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COVID-19 Disease With Positive Fecal and Negative Pharyngeal and Sputum Viral Tests

Chen, Lijuan PhD1; Lou, Jianghua MD1; Bai, Yan MD1; Wang, Meiyun PhD, MD1

Author Information
The American Journal of Gastroenterology: May 2020 - Volume 115 - Issue 5 - p 790
doi: 10.14309/ajg.0000000000000610
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An epidemic of the coronavirus disease 2019 (COVID-19) has spread in China and has affected 26 countries worldwide since December 2019 (1). The severe acute respiratory syndrome corona virus 2 (SARS-CoV-2) is transmitted from person to person, principally through respiratory droplets or contact (2). Severe acute respiratory syndrome coronavirus (SARS-CoV) and middle east respiratory syndrome coronavirus (MERS-CoV) are possibly transmitted through the fecal-oral route (3,4), suggesting similar transmission of the COVID-19 virus. We report a case of COVID-19 with a positive result of virus nucleic acid in a fecal specimen and negative results on multiple pharyngeal and sputum samples.

A 25-year-old woman contacted her brother on January 18, 2020, after he had traveled from the epidemic center of Wuhan, China. On January 24, she had respiratory symptoms and fever (39.6 °C). Outpatient and inpatient symptomatic treatments were ineffective, and she was hospitalized at our facility on February 3. Laboratory tests revealed a leukocyte count of 6.2 × 109/L (normal, 3.9–9.9), a lymphocyte count of 0.9 × 109/L (normal, 1.1–3.2), an erythrocyte sedimentation rate of 27 mm/hr (normal, 0–20), and a serum amyloid A of 110.4 mg/L (normal, 0–10). Chest computed tomography revealed “ground-glass” pulmonary opacities bilaterally. The SARS-CoV-2 real-time reverse transcription-polymerase chain reaction test on a pharyngeal swab sample was negative. The following day, the SARS-CoV-2 reverse transcription-polymerase chain reaction test on a fecal sample was positive. During 7 days after admission, the test was negative on 2 more pharyngeal swab samples and 2 sputum samples. After anti-infective and antiviral treatment, her fever disappeared and symptoms and computed tomography abnormalities improved, allowing hospital discharge. Our understanding of SARS-CoV-2 infection routes is still limited. This case indicates that the virus can proliferate in the digestive tract and potentially undergo fecal-oral transmission.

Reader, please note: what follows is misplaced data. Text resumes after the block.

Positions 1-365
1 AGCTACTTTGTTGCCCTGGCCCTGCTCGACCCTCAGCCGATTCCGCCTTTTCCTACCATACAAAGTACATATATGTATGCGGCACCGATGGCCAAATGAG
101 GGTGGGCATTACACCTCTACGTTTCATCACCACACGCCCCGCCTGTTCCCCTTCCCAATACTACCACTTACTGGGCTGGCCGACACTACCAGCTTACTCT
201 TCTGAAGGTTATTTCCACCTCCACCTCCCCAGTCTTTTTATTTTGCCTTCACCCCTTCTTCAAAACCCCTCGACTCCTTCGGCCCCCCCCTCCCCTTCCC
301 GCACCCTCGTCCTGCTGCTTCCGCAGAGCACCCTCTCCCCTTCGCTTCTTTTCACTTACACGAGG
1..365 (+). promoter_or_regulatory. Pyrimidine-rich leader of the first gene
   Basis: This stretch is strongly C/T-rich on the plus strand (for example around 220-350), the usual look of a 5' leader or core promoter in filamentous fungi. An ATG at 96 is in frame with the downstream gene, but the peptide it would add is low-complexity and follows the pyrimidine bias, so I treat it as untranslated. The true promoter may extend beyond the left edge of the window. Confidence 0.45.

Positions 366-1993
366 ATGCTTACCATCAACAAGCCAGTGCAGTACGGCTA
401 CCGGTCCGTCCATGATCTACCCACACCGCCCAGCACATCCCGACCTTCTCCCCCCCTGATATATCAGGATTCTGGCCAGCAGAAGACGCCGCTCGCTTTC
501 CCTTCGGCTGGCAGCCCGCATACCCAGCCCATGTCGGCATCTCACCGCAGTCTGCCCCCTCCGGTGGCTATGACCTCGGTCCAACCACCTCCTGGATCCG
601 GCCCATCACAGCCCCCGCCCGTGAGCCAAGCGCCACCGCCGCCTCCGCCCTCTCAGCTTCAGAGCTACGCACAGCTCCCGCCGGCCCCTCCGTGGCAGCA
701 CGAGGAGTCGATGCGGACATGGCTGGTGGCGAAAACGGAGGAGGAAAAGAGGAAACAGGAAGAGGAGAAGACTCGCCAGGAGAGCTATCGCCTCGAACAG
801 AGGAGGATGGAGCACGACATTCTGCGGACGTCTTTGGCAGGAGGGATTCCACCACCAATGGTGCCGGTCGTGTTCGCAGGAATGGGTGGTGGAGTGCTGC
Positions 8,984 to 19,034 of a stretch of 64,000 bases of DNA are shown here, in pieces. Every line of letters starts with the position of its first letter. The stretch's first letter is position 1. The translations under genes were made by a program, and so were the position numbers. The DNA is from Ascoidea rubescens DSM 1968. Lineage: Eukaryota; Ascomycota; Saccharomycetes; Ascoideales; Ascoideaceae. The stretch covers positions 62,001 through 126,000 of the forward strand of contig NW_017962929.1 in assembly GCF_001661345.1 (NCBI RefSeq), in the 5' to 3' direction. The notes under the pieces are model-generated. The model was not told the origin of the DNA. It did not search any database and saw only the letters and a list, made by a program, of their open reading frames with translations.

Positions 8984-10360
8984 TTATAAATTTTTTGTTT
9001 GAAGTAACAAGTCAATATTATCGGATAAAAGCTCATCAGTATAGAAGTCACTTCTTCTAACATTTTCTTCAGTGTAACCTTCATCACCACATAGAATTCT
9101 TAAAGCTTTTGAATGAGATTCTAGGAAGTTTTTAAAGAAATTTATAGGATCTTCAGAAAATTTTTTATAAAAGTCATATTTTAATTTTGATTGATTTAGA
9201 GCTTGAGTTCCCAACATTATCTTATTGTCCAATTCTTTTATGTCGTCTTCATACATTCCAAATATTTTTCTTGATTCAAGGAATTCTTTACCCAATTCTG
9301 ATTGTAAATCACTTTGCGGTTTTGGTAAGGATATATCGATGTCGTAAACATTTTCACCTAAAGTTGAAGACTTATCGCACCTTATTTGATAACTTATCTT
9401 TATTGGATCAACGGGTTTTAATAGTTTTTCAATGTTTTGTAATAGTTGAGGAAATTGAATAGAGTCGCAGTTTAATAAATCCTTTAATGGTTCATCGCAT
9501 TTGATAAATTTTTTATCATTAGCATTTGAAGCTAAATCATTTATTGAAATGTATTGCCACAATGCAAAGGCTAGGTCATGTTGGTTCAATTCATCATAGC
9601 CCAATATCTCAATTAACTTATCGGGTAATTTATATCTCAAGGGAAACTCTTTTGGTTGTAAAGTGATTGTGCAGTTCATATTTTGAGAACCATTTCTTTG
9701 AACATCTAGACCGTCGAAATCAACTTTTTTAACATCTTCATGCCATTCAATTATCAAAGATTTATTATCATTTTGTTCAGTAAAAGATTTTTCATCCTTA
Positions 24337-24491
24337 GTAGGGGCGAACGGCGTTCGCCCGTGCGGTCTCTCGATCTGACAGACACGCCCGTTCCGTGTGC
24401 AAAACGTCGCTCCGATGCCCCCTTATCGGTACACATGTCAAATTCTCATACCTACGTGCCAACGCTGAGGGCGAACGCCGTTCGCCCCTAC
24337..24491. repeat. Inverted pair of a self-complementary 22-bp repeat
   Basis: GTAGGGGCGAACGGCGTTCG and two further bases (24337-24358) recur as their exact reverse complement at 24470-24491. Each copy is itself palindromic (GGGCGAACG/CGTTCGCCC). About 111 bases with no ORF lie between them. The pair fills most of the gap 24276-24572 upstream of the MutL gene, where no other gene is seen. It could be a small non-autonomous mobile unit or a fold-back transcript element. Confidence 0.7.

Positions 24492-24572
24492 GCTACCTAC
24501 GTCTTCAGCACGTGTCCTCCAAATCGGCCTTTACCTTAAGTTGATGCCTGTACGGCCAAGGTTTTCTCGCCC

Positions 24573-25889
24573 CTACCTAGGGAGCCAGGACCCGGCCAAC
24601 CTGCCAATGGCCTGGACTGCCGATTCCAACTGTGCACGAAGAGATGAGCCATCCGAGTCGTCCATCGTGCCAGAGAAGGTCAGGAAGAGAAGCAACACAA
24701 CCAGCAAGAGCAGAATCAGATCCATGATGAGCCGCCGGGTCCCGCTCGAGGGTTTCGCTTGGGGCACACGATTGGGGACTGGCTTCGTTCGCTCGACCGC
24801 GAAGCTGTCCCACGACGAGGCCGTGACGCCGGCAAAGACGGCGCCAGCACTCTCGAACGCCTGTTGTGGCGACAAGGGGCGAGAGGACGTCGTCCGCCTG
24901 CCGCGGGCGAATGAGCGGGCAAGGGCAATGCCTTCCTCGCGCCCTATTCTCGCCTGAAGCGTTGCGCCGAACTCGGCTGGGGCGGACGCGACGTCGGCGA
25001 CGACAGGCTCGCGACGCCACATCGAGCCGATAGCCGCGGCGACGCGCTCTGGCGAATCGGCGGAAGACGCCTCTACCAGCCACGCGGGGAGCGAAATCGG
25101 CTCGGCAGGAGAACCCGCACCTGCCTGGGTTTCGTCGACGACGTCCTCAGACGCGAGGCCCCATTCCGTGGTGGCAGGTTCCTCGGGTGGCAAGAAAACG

Guarantor of the article: Meiyun Wang, PhD, MD.

Specific author contributions: Lijuan Chen, PhD and Jianghua Lou, MD contributed equally to the work. L.C.: contributed to this article with literature review, data analysis, and drafting the manuscript. J.L.: data acquisition, analysis, and interpretation. Y.B.: critical revision and editing for intellectual content, M.W.: conception and design of the study and final approval of the final version.

Financial support: None to report.

Potential competing interests: None to report.


1. Xu Z, Shi L, Wang Y, et al. Pathological findings of COVID-19 associated with acute respiratory distress syndrome. Lancet Respir Med [Epub ahead of print February 18, 2020.]
2. Guan W, Ni Z, Hu Y, et al. Clinical characteristics of 2019 novel coronavirus infection in China. N Engl J Med [Epub ahead of print February 28, 2020.]
3. Peiris JS, Chu CM, Cheng VC, et al. Clinical progression and viral load in a community outbreak of coronavirus-associated SARS pneumonia: A prospective study. Lancet 2003;361(9371):1767–72.
4. Goh GK, Dunker AK, Uversky V. Prediction of intrinsic disorder in MERS-CoV/HCoVEMC supports a high oral-fecal transmission. PLoS Curr 2013;5.
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